Wednesday, May 3, 2017

How do I measure print and play

Years ago, I remember hearing Kevin Smith say that superhero films were no longer allowed to be B grade pictures or two hour commercials. That we could reach the point where they had to live up to the standards of other genres. That idea has stayed with me.

And I realize that I have held that standard for the past several years to micro games. Being small and having a short playing time isn't enough. A game needs to be a good game and being a micro game isn't an excuse.

But as I have been crafting a lot of print and play games, I find myself wondering if I hold them to that same standard.

Now, a lot of the files that actually make the cut of actually being made are ones I paid for and are from actual companies, which hopefully means that they have gone through rigorous development and play testing. And I do hold those games to the same standard that I would hold any other.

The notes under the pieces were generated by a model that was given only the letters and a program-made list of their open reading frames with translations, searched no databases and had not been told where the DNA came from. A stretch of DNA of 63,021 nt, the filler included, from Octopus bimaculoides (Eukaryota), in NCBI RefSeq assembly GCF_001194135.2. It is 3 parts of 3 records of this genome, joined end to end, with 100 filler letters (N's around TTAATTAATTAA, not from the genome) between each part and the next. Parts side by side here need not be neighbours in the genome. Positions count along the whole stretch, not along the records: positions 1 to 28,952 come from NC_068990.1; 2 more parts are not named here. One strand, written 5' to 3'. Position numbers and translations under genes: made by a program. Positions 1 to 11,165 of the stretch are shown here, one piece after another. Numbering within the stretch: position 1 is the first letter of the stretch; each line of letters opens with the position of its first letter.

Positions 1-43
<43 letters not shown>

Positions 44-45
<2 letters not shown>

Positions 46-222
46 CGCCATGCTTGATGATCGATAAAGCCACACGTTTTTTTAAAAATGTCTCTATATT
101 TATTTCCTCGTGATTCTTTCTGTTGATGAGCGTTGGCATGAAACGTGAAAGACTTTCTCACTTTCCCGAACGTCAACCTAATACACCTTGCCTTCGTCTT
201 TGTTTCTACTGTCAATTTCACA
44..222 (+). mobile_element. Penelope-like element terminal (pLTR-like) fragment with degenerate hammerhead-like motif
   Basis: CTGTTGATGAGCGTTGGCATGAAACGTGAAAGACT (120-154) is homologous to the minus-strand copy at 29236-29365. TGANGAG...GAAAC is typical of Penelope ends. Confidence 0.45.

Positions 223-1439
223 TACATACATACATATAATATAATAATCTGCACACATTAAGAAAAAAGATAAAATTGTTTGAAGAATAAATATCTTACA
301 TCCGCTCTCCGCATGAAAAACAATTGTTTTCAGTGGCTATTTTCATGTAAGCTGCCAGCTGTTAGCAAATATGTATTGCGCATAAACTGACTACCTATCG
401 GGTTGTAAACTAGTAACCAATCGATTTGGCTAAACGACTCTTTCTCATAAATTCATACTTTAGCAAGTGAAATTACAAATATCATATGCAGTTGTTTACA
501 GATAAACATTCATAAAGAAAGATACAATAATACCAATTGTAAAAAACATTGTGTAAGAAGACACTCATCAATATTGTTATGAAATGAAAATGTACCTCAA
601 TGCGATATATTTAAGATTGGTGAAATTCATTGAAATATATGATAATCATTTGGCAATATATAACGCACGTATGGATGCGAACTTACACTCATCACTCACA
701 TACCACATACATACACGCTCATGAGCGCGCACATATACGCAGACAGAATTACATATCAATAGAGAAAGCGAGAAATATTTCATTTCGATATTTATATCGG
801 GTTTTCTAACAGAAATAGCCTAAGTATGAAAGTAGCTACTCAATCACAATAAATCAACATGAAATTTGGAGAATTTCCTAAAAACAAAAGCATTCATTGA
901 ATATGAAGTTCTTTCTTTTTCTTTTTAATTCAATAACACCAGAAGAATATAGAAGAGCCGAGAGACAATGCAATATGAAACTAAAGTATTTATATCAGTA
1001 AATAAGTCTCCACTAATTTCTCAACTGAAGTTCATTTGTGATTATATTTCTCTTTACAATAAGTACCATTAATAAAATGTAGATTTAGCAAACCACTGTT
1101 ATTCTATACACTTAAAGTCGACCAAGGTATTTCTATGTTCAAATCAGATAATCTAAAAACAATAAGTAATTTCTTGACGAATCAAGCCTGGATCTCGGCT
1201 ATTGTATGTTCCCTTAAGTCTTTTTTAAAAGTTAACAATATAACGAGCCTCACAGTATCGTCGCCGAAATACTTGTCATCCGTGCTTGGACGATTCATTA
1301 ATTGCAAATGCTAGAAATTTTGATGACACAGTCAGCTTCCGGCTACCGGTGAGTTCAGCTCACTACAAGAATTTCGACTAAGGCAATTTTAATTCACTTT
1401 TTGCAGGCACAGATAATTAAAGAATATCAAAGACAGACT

But what about the free stuff?

Well, if making games is your hobby and part of that is putting them out there as free PnP, you know what? I'm not going to be as rough on you. That might be part of the development process and I might be part of the play testing process. 

China Moon and Zombie in My Pocket started out this way. I have seen some Kickstarters start off as free prints and plays to both gauge interest and refine the game. 

What I am really saying is that these games do you end up getting treated differently because they are coming from a different place and, in fact, might be part of the process of developing a game that I am going to be much more rigorous in judging.

Although, having said that, I also have to admit that I am much less likely to make one of these games, although there are some gems, like Micropul, the super easy to make tile laying game that really could.

Which in turn, is a big step in my print and play experience. It started off as an amusing a little diversion but now I am looking for games that I will seriously play.

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